I made a cake on Friday night. Chocolate with buttercream icing. I burned it a bit – my oven isn’t calibrated properly, I guess. After having two pieces for breakfast rather than the requisite yogurt – which has failed dismally at becoming requisite – I threw the remainder away.
“Can’t be trusted.” I said, the voice in my head taking on a lyrical Irish accent. My audiobook is delightful in that I finally picked up the way vowels sound from Irish or British people. I’ve never been able to replicate it – even internally – before. I tried out an Irish accent on my way home from Friend’s last night. It made me giggle, but it was a decent effort, I decided.
So I – with my internal Irish monologue cheerfully in tow – slashed the cake into pieces, then tossed each one into the nearly full bin of rubbish (too much? Really? OK.) in front of a riveted animal audience. 40% of the huge pieces (that would be 2) ended up on the floor, cake side down, and I scowled and swore. These accidents lead to a thorough sweeping moments later.
I just got back from walking this morning – my ears burning as they acclimate back to their typical defrosted state. I normally let Chienne choose our route – or at least our initial direction, but she chose to walk into the wind immediately. I think she likes the way it blows her ears about. But I decided the brisk air would feel best on the way home – after climbing several hills and warming up my muscles. So I tugged her the other direction and we headed… Let’s see. The sun rises at the back of the house, so that way (points right) is east. South. We headed south…ish. Maybe.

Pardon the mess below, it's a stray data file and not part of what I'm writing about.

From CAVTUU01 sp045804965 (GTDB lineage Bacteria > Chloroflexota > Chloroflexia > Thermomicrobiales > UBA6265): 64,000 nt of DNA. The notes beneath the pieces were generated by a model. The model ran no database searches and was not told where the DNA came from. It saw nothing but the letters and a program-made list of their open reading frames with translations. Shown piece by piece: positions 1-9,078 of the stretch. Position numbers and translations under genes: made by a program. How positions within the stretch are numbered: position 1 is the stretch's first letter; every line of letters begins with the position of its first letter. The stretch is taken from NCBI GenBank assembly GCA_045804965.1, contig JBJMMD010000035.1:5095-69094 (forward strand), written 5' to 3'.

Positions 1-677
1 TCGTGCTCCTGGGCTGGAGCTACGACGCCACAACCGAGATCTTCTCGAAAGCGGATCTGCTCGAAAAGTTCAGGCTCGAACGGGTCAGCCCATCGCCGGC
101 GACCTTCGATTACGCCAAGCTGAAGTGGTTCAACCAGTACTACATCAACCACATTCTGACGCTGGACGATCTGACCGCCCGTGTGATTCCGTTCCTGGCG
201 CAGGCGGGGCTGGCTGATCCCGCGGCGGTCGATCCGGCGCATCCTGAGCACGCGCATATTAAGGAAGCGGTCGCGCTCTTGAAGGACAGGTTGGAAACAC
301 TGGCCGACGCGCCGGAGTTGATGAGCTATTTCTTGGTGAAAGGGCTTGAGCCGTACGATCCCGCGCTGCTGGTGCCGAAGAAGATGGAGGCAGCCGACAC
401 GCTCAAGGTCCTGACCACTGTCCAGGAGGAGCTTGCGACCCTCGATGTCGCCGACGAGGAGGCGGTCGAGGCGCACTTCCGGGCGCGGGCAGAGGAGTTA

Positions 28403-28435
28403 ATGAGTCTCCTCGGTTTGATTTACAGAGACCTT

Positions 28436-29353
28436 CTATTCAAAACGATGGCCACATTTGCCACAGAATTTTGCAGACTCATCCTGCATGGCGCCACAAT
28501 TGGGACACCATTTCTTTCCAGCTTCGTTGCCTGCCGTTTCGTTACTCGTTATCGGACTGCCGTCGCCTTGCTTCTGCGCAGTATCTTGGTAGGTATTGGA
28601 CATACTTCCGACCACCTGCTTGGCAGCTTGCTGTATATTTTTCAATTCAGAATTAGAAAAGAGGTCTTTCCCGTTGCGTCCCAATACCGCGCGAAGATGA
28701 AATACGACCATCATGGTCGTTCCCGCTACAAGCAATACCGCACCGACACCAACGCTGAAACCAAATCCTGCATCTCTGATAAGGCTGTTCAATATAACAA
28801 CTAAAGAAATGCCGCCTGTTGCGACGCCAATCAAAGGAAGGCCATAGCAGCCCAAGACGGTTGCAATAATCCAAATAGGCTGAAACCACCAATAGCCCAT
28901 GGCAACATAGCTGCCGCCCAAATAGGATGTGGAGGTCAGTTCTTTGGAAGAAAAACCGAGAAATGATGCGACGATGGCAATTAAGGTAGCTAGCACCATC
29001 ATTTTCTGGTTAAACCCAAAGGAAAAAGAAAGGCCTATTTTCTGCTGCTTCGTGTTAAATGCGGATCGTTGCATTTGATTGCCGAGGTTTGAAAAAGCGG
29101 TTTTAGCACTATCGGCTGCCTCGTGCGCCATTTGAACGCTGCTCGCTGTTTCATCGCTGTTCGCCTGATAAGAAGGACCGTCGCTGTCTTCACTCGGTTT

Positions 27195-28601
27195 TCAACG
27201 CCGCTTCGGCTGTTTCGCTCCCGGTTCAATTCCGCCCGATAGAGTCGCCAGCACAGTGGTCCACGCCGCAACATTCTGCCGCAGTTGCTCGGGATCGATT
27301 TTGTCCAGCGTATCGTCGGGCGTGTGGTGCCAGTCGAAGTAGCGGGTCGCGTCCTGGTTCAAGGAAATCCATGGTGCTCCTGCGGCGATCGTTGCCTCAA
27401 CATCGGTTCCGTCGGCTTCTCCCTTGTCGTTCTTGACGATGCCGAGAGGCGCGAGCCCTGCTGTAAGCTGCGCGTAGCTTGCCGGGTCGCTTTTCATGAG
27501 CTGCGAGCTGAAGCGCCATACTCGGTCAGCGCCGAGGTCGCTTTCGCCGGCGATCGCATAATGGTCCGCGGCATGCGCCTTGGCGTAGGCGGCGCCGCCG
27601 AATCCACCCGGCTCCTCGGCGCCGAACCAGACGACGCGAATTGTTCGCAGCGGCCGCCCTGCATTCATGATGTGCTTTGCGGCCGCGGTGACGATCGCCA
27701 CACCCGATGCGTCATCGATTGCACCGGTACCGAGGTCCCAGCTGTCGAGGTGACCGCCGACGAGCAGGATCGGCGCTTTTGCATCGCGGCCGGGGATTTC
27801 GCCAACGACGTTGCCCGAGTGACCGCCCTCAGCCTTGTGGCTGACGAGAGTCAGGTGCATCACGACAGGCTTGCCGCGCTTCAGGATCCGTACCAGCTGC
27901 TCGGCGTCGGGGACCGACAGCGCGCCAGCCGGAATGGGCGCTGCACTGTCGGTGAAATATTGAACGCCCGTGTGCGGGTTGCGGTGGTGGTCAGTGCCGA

My subdivision – a massive collection of single family homes – fascinates me. I’ve yet to see a home precisely like mine, though I avoid the many cul-de-sacs that form the neighborhood and stick to streets that actually go somewhere. But I love my house – partly because it’s a good floorplan and pretty structure. Mostly because it’s mine and that glow of ownership – of my first property, no less – makes me smile upon seeing the light brick nearly every time.
I returned home last night to unload my purchases – watch and frames from Kohl’s (Friend could tell you I was absolutely mad (It’s the Irish monologue again!) about getting to Kohl’s before the sale ended at 1. Sorry, Friend. But I saved so much money that I was nearly bouncing with joy by the time we left, gray bags firmly in hand), and over $100 of miscellaneous items from WalMart. I scoled Chienne – she found her 2 gifts under the tree in my absence. Opened them, ate the bag of treats and played happily with her pink plush blowfish. Then I placed gifts in boxes, cushioned with my newly acquired tissue paper, and began to wrap the remaining presents.